There seems to be a simple rule of thumb for finding a clean beach in Melbourne: the further it is from the mouth of the Yarra, the better its water quality.
The twice-daily beach reports for this summer so far - and pretty much every summer - show that locations towards Geelong and the entrance to Port Phillip Bay are more pristine than areas closer to the city.
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Melbourne's best and worst beaches to swim
Beaches out west are best, but at some of the most popular spots near the city, there's something in the water and it's not pretty.
On 15 days since the start of November, the Environmental Protection Authority's forecasts have warned Melburnians to think twice about going for a swim at St Kilda, Port Melbourne or Elwood beaches.
These three areas are notorious for poor water quality because of their proximity to the Yarra and large stormwater drains, and recorded levels of gastro-linked bacteria of up to 10 times the acceptable limit in the lead-up to Christmas.
The prognosis has also been poor at Canadian Bay and Dromana beaches on the Mornington Peninsula.
Even though these areas are far from the mouth of the Yarra, pollution risk from nearby Ballar Creek led the EPA to issue a "poor" forecast at Canadian Bay on November 19.
And a high bacteria reading at Dromana beach during dry weather - which the authority believes could have come from a business or waste truck dumping sewage in a stormwater drain - led to a poor forecast on December 10.
On both of these days, the all-clear was given for swimming at the rest of the bay's 36 monitored beaches.
But Canadian Bay locals were quick to defend their beach on Wednesday, saying nearby Frankston beach was much dirtier.
"This is a lovely beach; it's very secluded and private," Chris Storen said. "It's never that busy and has the cliffs around it, which block out the wind."
Mr Storen told The Age that he expected to "live to tell the tale" whenever he went for a swim at Canadian Bay.
But at any of these beaches so far this summer, there has been about a one in four chance that taking a dip would have been a bad idea.
On the other hand, over at Melbourne's most pristine seaside spots there has been about a one in 10 chance of murky water.
For the second year, the best beach in Melbourne has been Eastern Beach in Geelong, which has had 54 out of 61 days of perfect waters.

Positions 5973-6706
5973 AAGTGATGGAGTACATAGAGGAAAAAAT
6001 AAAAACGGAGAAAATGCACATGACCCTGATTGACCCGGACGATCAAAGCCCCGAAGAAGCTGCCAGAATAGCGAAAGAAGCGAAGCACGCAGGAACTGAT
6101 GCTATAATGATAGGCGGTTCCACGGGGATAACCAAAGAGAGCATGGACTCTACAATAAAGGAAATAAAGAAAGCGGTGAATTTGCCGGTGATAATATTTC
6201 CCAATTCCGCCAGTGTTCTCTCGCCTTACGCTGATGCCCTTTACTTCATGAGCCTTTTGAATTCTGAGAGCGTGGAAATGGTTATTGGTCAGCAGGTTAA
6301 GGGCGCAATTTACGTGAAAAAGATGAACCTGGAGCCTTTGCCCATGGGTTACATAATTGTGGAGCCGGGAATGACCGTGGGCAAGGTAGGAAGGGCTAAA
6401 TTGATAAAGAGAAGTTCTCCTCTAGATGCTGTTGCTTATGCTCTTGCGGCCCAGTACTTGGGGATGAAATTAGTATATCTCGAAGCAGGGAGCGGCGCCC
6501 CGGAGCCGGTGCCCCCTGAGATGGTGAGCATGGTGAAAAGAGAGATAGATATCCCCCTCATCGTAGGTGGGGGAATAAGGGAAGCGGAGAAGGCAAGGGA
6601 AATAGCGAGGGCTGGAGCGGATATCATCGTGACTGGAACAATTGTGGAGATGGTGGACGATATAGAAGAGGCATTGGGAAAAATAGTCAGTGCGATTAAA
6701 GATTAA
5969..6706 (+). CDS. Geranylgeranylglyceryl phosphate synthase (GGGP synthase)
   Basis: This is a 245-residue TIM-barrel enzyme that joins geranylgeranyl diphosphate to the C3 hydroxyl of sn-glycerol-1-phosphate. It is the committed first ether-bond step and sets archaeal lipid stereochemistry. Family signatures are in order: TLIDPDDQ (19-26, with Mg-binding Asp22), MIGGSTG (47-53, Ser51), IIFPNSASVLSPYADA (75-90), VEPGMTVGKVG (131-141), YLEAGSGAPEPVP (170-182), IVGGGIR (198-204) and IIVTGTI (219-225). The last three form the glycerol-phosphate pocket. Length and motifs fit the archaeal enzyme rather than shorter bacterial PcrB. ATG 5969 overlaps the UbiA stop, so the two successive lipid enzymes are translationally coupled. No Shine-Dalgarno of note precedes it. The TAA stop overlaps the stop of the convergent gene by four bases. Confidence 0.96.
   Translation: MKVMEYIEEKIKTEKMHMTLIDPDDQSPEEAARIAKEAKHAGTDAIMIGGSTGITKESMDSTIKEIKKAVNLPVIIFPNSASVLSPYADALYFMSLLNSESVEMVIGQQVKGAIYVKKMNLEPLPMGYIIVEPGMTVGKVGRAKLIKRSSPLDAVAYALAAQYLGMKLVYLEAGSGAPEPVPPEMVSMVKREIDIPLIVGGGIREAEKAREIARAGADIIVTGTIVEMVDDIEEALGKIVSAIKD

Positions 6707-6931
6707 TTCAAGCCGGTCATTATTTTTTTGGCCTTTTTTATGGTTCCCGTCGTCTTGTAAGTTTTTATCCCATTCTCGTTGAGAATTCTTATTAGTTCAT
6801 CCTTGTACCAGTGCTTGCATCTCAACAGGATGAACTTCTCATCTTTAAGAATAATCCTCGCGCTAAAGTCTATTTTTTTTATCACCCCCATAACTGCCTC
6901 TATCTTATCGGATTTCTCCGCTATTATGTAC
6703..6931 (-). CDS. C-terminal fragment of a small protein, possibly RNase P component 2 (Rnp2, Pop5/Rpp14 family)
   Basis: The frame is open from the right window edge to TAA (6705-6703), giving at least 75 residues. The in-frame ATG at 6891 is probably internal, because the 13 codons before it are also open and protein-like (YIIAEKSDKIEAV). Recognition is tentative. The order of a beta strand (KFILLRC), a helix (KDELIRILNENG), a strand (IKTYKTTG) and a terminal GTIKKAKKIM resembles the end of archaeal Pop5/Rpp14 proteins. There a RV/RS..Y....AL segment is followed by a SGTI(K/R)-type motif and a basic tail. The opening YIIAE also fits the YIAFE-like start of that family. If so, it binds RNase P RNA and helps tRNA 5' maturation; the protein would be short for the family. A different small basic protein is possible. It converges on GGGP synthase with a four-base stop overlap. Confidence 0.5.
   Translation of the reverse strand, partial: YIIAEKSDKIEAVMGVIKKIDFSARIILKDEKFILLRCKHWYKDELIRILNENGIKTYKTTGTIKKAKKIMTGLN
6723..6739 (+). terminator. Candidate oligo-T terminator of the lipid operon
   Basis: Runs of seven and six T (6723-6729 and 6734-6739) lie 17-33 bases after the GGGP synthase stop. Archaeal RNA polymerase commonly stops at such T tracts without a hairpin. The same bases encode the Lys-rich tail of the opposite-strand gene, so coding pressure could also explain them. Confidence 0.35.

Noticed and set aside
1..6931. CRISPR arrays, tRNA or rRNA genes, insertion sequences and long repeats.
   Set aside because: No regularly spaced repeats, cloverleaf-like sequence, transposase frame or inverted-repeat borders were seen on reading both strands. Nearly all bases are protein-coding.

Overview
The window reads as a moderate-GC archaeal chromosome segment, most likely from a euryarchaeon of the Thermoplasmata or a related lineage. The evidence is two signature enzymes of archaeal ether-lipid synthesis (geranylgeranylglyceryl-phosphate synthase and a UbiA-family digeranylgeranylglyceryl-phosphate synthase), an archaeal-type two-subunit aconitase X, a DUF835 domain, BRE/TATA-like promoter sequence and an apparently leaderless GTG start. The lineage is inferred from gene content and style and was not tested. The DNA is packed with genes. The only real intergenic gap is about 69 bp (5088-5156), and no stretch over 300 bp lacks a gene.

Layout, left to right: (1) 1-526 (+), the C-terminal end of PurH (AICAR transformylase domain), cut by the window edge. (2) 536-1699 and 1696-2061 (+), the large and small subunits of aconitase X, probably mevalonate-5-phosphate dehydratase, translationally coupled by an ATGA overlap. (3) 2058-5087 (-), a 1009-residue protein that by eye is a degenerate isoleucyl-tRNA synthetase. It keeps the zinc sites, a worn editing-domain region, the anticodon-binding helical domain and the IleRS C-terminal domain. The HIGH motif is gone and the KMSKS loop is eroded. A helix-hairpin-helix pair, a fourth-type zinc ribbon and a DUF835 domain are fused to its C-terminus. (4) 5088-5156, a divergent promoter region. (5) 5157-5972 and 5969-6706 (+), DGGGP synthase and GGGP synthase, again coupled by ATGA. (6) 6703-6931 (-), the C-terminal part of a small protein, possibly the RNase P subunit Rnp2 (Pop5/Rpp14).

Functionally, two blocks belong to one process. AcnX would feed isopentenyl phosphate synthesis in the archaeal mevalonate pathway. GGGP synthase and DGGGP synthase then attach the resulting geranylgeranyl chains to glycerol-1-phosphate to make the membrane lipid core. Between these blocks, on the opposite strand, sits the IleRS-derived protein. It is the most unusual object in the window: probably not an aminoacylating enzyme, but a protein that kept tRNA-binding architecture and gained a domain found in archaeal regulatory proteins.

The popular family holiday spot – which oddly enough is the westernmost beach the EPA monitors – features an enclosed swimming area, diving boards and a children's pool.
Nearby beaches on the Bellarine Peninsula, such as Portarlington, St Leonards and the Dell, have also fared well this summer, along with the holiday hotspots a short ferry ride away in Sorrento, Portsea and Blairgowrie.
EPA applied sciences group manager Anthony Boxshall said all beaches in Port Phillip Bay had performed well over the summer because there had not been much rain.
Pollution accumulates during dry spells and is flushed into the bay during a downpour, so the authority advises people to avoid swimming near stormwater or river outlets after wet weather.
Heavy rains on Boxing Day meant all 36 beaches were deemed unsuitable for swimming for two days afterwards.
The EPA beach reports use a mixture of weather forecasts, pollution reports and historical water data to predict water quality.
But the forecasts cannot account for beaches being affected in other ways. While Black Rock has had good water forecasts, midnight ravers trashed its foreshore last month, leaving behind a trail of rubbish and empty bottles.
St Kilda residents also awoke to find six tonnes of rubbish from a rave strewn on their beach on Boxing Day, which led Port Phillip council to ask New Year's revellers not to do the same.
Dr Boxshall said the authority urged Melburnians to report suspected algal blooms, pollution or fish deaths during the summer.
EPA Pollution Hotline: 1300 372 842
Melbourne's top five beaches for water quality so far this summer
- Eastern Beach
- The Dell
- Santa Casa
Melbourne's worst five beaches for water quality so far this summer
- St Kilda
- Port Melbourne
- Canadian Bay